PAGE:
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(c) 2013 by Cathy Moore cathy-moore.com

1. Ask the right questions __________________________ 1 2. Set a measurable goal ___________________________ 4 3. Identify what people need to DO ____________________ 7 4. Identify why they arent doing it ___________________ 11 5. Design experiences, not information ________________ 15 6. Evaluate it in the real world ______________________ 21

Do you want to create training that has a real impact on the world? If so, youre in the right ebook. Youre six steps away from creating lean, lively instruction, and this first step is the most crucial. Step 1 could be called disobey. Thats because many of us are expected to work like this: A client (internal or external) comes to us and says, My team needs training. We say, Okay! and we obediently create the kind of training they want. However, unless your job title is Faceless Worker on the Course Production Line, your job is not to create training on demand. Your job is to improve peoples performance so the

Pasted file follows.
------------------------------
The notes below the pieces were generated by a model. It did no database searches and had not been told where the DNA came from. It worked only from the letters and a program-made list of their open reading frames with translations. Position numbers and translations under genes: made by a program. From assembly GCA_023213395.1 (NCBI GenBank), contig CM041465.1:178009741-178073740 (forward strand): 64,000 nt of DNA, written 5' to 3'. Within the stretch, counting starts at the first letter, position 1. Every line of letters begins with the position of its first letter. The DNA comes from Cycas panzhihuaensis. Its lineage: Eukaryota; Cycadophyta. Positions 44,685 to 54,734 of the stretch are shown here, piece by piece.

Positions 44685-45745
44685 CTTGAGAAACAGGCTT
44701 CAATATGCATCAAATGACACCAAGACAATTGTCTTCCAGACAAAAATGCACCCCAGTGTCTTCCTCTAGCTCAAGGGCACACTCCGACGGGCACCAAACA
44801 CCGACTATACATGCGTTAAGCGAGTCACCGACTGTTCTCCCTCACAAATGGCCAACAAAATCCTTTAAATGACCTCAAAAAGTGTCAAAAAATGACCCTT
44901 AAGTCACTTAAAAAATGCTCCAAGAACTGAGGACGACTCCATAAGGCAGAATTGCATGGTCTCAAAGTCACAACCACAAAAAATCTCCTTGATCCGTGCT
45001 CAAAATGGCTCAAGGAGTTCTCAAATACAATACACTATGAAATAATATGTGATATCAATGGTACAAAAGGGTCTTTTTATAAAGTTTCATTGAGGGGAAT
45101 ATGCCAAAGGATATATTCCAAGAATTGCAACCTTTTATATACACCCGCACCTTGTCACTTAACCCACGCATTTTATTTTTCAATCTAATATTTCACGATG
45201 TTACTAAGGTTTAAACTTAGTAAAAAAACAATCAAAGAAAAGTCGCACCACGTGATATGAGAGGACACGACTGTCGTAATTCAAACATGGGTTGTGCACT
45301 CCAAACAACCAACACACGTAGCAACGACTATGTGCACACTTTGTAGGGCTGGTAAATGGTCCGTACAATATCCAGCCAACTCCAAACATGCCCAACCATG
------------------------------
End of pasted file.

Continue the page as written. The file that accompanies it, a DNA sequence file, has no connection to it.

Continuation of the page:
organization meets its goals. Training is just one way to improve peoples performance, and if its mis-applied, it wont work. There are a bajillion problems that training cant solve. So while your job is to create training, your job is also to not create training if it wont work. Instead, youll help the client find solutions that really will work, such as new job aids, improvements to procedures, changes to the work environment.... The client who just came through your door has a problem that at least in part cant be solved through training. They just dont know it yet. So your goal in step 1 is to distract them a bit from trainingtrainingtraining and get them talking about the problem. You want to win the chance to analyze the problem so you can identify the bits that really can be solved with training and save everyone from a huge waste of time. The client came in thinking, Ill get an online course with narration based on the 187 slides we used at the conference last year. You need to change their thinking to, Ill get a solution to this problem thats been dragging down the whole department. Lets practice. Your client says, I need an online course on widget wiggling for my customer support people. Which of the following responses will give you the chance to grab the steering wheel and prevent a training Titanic? a. When do you need it? b. Do you have content for it? c. Have you considered face-to-face training? d. Why do you need the course? The magic word for step 1 is why. Use it in all its forms, and take full advantage of your role as a clueless outsider who earnestly wants to understand the clients pain. Your job is to get the client talking about the problem so that in future steps you can pull more specific information out of cathy-moore.com 2